He continues in verse 12 with submission to the Son: “Kiss the Son.” Other translations have, “Pay homage to the Son.” That is, you’re so overwhelmed by the King’s worth, you can’t believe you’re standing in his presence, you can’t believe he would have you unworthy as you are, and you kiss the ground before his feet. It’s not so much a kiss of affection as much as it’s a kiss of submission.
John the Baptist knew of Jesus’ greatness. We read it earlier—he said he wasn’t worthy to untie the strap of his sandal. Only slaves removed sandals. We don’t even deserve to be called Jesus’ slaves. It’s like the parable Jesus tells in Luke 17:7-10 about the slave obeying his master—all we can say at the end of our obedience is, “We are unworthy servants; we have only done what was our duty.”
Serve, submit—the passage also tells us to shelter in the Son. Verse 12, “Blessed are all who take refuge in him.” You rage against Jesus, you get his holy wrath. You run to Jesus for shelter, then you get his holy blessings. Those are the only two options the world has. But consider that amazing truth for just a little while longer.
This very King who manifests the presence and power of God. This very King who can consume the nations in a moment. This very King who will cover the earth with his rule. He is a refuge for those who kiss him. He is a refuge for those who serve him. He is your place of safety and defense. When you’re against him, all his power stands against you. When you’re with him, though, all his power works for you. He blesses you with his presence and grace to live for his kingdom. He spreads a feast for you and says, “Come and eat from my Table; my blood has fit you for my kingdom.”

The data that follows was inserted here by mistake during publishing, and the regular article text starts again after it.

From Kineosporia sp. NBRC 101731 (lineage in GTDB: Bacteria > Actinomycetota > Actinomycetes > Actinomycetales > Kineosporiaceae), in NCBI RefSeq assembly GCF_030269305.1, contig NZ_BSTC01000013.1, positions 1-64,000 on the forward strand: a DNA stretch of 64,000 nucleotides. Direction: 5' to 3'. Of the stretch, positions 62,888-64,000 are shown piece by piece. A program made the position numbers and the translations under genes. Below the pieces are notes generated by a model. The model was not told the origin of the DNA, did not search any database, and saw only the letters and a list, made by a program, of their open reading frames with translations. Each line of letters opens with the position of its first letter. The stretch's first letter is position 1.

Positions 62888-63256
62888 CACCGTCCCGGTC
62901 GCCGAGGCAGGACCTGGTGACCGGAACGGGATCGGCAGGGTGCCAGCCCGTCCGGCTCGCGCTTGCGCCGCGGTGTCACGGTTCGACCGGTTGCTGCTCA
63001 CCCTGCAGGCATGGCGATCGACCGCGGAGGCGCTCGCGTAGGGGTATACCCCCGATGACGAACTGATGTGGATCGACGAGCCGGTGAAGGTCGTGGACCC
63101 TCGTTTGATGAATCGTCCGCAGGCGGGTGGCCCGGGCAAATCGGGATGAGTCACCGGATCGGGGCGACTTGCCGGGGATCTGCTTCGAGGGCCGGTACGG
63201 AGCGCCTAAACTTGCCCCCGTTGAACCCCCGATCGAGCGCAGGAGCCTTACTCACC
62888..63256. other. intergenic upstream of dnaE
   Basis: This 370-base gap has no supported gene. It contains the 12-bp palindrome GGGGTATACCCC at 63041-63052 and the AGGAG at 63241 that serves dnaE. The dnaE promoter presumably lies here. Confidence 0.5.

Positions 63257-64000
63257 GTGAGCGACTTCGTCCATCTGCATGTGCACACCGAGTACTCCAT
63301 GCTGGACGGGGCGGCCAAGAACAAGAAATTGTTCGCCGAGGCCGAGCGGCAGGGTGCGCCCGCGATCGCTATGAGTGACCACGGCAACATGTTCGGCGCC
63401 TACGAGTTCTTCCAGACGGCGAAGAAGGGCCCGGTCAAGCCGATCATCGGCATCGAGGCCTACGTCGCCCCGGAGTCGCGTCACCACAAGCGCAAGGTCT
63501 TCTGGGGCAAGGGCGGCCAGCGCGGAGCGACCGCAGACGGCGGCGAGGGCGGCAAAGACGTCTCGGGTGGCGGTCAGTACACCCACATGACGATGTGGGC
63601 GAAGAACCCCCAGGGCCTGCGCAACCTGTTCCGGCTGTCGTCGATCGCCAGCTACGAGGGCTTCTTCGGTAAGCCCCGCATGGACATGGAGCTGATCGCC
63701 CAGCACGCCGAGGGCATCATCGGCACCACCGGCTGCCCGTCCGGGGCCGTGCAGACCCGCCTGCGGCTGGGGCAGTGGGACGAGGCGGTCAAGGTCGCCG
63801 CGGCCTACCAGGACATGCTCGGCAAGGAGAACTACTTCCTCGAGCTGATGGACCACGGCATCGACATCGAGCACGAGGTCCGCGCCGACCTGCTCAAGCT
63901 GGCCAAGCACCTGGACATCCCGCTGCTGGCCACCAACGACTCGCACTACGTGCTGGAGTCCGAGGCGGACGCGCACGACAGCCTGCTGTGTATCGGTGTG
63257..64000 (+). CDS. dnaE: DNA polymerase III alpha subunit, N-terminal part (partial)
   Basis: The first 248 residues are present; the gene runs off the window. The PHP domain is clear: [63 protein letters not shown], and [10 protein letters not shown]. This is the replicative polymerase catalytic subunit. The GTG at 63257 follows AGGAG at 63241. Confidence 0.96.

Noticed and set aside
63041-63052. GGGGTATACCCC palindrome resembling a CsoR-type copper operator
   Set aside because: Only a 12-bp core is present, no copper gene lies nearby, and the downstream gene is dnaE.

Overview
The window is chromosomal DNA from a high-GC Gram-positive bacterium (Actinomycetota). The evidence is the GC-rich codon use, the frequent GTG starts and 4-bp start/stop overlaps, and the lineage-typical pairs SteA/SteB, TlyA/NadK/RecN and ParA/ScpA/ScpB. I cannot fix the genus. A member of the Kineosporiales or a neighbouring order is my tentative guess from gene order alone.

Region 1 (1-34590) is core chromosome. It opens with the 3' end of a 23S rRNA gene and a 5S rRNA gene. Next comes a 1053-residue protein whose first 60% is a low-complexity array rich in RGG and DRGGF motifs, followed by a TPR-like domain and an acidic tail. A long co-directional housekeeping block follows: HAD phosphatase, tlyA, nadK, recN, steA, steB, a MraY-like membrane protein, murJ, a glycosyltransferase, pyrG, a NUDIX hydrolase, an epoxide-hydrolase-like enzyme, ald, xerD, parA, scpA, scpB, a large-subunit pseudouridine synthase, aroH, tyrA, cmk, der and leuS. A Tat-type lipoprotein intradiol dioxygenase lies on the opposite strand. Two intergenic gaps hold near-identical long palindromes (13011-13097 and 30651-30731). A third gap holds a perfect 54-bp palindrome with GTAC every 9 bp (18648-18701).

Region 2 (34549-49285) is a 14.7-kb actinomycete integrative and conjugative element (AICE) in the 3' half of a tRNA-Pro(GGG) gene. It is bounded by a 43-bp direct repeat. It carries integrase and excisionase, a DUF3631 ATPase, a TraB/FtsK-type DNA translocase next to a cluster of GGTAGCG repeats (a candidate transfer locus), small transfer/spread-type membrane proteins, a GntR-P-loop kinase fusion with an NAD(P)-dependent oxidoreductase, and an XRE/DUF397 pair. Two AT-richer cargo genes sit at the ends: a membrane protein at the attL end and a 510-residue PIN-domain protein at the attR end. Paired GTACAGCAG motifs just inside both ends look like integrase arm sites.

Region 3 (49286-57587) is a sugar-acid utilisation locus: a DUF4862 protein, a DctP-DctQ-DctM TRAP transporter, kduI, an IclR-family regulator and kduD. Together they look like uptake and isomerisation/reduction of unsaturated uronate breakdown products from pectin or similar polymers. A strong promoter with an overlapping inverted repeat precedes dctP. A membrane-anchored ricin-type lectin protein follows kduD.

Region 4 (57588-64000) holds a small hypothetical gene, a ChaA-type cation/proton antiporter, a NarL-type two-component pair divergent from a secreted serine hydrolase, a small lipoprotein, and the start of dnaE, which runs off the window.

At the same time, we shouldn’t forget that to side with King Jesus will mean the nations will rage against us as well. But just like the early church took comfort from God’s sovereign rule in Psalm 2 when they were persecuted, so can we. The nations will continue their rage against God. But we can be confident that he has installed his King on Zion. Jesus reigns from God’s place of authority.
And he must reign there until the rest of his enemies are placed beneath his feet. Psalm 2 continues to point us to the future as well, when Jesus returns to rule the nations with a rod of iron. And guess what that’ll mean for us? We will be made kings too. That’s what it says in Revelation 2:25-27. We will rule as we were supposed to with justice and purity and truth.
Who is God’s Son, Jesus? He’s the ultimate heir to David’s throne. Why did he come? To inherit the nations and spread his rule from sea to sea. He came to dethrone all our corrupt rule that rages against God, and to enthrone himself above all. How will you respond to this Son God gave? Will you continuing plotting against him, or take your refuge in him? Only the latter leads to his blessing.
[i]E.g., John 2:22; 12:16; 20:9.
[ii]The illustration from Gulliver’s Travels comes from Bruce K. Waltke, “Ask of Me, My Son: Exposition of Psalm 2,” Crux 43.4 (Winter 2004), 6.
[iii]That promise builds on the way God related to Israel as a father relates to a son (Exod 4:22-23; Deut 14:1; Hos 11:1). Psalm 89:26 also shows the future Davidic king relating to God as his Father: “He shall cry to me, ‘You are my Father, my God, and the Rock of my salvation.’ And I will make him the firstborn, the highest of the kings of the earth.”
[iv]Waltke, “Ask of Me,” 12.